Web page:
Q&A: GE-Hitachi’s role in the Fukushima disaster in Japan

Page - March 6, 2013

Why should GE-Hitachi assume responsibility for the Fukushima disaster?

The Fukushima Daiichi nuclear power plant consists of six reactors. Units 1 to 5 are based on the flawed Mark I design of the US company General Electric (GE). GE supplied the reactors for units 1, 2, and 6, and two Japanese companies supplied the other; Hitachi provided unit 4 and Toshiba provided units 3 and 5. It is likely that Hitachi was involved in maintenance and/or servicing of the nuclear power plant during the past decades.

Why does Greenpeace say GE-Hitachi has escaped responsibility for the Fukushima disaster?

Even if their negligence or faulty reactor parts cause an accident, a special law protects companies which sell or supply reactors. This means that they don’t have to compensate victims.   

As a result, companies which profited from building and servicing the Fukushima reactors, such as General Electric and Hitachi, cannot neither be held accountable nor made to pay victims any compensation. 

Why should GE-Hitachi pay compensation to victims when Fukushima’s operator and the regulator ignored the tsunami risk?

GE, Hitachi and Toshiba provided key equipment to the Fukushima nuclear power plant and should take responsibility for flaws in the reactors they build. Though the accident is still under investigation, it is clear that it was exacerbated by fundamental flaws related to the design and construction services supplied by GE and Hitachi.

What kind of flaws in the Fukushima reactor can be attributed to GE or Hitachi?

There is evidence of both known design flaws, and faulty construction methods, at the Fukushima reactors. This has been corroborated by engineers involved in reactors’ construction. .

GE engineer Dale G. Bridenbaugh highlighted a potential design flaw of the reactors in the 1970s, when he publicly questioned whether GE’s Mark I reactor would stand up to a loss-of-coolant accident. 

Mitsuhiko Tanaka, a former engineer with Hitachi, says the company covered up faults in the pressure vessel it produced for Fukushima’s reactor 4.  When Tanaka tried to make this information public after the Chernobyl disaster in 1986, Hitachi threatened him saying “Think of your family.” Tanaka says other engineers in Japan are concerned about the reactor’s safety.

However this direct evidence cannot be validated in court because of the special law protecting reactor suppliers.


GE-Hitachi Nuclear Energy Canada
How is GE-Hitachi Nuclear Energy Canada connected to Fukushima?

Founded in 2007 it is an alliance of two engineering companies involved in the construction of the Fukushima nuclear station; US-based  GE and Japan-based Hitachi.Based in North Carolina, GE-Hitachi is a reactor vendor and service provider. The company operates separately from General Electric and Hitachi’s non-nuclear operations in Canada.

What does GE-Hitachi Nuclear Energy Canada Inc. do in Canada?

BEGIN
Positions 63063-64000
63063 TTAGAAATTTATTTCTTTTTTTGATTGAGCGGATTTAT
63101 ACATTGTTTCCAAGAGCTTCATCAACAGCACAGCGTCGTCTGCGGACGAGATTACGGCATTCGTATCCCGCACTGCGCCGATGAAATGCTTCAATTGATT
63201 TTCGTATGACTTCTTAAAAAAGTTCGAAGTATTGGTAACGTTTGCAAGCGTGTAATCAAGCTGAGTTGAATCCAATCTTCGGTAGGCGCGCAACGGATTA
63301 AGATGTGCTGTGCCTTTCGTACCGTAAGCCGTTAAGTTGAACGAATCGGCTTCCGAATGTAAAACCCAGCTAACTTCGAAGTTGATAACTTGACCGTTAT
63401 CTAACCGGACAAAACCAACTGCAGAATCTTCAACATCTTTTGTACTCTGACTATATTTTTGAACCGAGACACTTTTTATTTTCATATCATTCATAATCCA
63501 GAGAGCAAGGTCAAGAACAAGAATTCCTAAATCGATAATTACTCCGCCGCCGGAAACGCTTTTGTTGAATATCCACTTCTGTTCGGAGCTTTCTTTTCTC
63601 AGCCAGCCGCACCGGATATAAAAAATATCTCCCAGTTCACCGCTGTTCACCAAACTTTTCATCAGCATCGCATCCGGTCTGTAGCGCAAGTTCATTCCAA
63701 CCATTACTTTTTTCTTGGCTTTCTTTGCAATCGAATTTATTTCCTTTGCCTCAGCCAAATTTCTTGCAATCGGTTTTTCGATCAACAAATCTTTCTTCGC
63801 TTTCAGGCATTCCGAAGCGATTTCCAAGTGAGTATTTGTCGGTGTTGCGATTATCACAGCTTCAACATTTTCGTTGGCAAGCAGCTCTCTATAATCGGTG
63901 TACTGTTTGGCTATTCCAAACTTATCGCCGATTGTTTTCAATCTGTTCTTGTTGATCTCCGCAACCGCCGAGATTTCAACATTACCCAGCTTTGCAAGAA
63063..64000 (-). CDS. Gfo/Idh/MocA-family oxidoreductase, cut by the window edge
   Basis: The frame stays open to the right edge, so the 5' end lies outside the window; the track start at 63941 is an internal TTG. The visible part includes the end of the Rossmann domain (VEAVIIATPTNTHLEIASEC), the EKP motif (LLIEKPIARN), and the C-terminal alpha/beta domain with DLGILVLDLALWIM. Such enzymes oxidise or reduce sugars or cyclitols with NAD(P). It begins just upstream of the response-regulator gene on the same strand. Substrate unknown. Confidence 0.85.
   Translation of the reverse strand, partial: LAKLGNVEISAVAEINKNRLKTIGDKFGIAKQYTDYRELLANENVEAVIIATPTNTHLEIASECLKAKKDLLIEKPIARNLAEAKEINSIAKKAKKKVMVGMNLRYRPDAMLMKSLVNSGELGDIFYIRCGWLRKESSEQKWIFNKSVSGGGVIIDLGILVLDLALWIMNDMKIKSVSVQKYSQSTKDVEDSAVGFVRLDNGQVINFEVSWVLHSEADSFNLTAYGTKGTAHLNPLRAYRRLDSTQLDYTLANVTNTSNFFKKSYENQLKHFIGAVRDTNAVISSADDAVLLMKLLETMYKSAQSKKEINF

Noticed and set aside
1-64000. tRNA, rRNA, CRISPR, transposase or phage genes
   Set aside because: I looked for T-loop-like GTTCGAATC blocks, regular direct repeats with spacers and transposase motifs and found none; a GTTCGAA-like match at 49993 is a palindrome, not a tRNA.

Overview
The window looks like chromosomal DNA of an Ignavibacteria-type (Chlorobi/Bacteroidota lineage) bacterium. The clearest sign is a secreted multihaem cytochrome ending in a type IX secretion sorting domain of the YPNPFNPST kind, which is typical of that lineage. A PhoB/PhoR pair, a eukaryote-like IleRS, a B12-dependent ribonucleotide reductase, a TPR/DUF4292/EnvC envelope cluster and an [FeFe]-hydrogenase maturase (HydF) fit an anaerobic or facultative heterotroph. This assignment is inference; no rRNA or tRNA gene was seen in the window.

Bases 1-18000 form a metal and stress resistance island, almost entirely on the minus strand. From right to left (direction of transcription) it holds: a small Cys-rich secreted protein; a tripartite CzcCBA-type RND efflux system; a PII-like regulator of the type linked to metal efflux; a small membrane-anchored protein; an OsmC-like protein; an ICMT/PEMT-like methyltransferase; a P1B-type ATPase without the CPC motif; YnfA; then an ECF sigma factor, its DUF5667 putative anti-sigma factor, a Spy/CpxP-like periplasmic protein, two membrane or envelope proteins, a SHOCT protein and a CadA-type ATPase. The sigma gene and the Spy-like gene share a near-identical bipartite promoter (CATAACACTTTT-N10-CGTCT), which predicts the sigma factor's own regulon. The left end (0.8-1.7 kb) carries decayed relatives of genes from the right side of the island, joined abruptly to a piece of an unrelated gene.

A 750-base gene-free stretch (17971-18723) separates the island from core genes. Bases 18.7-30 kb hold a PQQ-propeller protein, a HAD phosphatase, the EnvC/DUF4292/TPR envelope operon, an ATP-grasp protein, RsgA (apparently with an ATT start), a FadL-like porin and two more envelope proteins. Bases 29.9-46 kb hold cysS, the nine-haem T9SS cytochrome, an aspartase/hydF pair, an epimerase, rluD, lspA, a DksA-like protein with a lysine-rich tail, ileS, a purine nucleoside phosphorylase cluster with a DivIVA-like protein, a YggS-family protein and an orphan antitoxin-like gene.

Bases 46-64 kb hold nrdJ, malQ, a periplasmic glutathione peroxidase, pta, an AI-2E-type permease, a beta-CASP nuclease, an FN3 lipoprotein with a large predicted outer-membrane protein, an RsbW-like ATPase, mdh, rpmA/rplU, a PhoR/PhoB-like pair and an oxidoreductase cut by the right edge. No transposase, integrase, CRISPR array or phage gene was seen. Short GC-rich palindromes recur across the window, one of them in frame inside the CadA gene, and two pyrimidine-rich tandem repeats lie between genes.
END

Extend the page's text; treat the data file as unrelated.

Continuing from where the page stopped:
At the Toronto facility GE-Hitachi produces uranium pellets used to fuel Canadian CANDU reactors. These uranium pellets are inserted into fuel bundles produced at its facility in Peterborough Ontario. 

Is GE-Hitachi exempt from compensating Canadian victims in the event of an accident at Darlington or Pickering?

Yes. Canada’s “Nuclear Liability Act” completely absolves suppliers of Canadian reactors from liability in the event of an accident at a Canadian reactor even if their negligence or faulty components contribute to radiation releases. 

Has GE-Hitachi done anything else to shield itself from liability in the event of an accident at Pickering or Darlington?

Yes. GE-Hitachi Canada’s US parent company has instructed it to completely separate its activities from its US division.  For example, engineers from the US parent company, are banned from servicing Canadian reactors.This was done in order to avoid American victims of an accident at Pickering or Darlington being able to sue in US courts. 

Does liability protection encourage risk-taking by Canadian reactor suppliers like GE-Hitachi?

Despite full knowledge of flaws in the design and construction of the Fukushima reactors, GE and Hitachi did nothing to correct them. They knew they had nothing to lose.

In Canada the “Nuclear Liability Act” tells companies like GE-Hitachi or SNC-Lavalin they won’t be held responsible if their negligence or faulty reactor parts cause an accident, leading to a radiation release. These companies know they don’t have to ensure their reactor parts are safe.

What does Greenpeace think of the local opposition to the GE-Hitachi’s uranium processing plant in a downtown Toronto neighborhood?

They have valid concerns. GE-Hitachi’s refuses to assume responsibility if its products cause an accident at the Pickering or Darlington nuclear stations. This irresponsible behavior raises serious questions.

The Canadian Nuclear Safety Commission (CNSC) has essentially no criteria for assessing the acceptability of sites for nuclear installations.  As a result nuclear operators in Canada can run facilities no matter how close they are to densely populated areas. This lack of standards is why the Pickering nuclear station is allowed to operate so close to Toronto and GE-Hitachi’s uranium facility can operate in downtown Toronto.

What does Greenpeace want?

All companies in the nuclear industry should be responsible for the risks they create.  Greenpeace believes that the protection of the public and the environment should be the first priority of government legislation.  This requires a fundamental revision of the NLA so that the entire nuclear industry is fully accountable for its actions and accidents. Nuclear polluters must pay.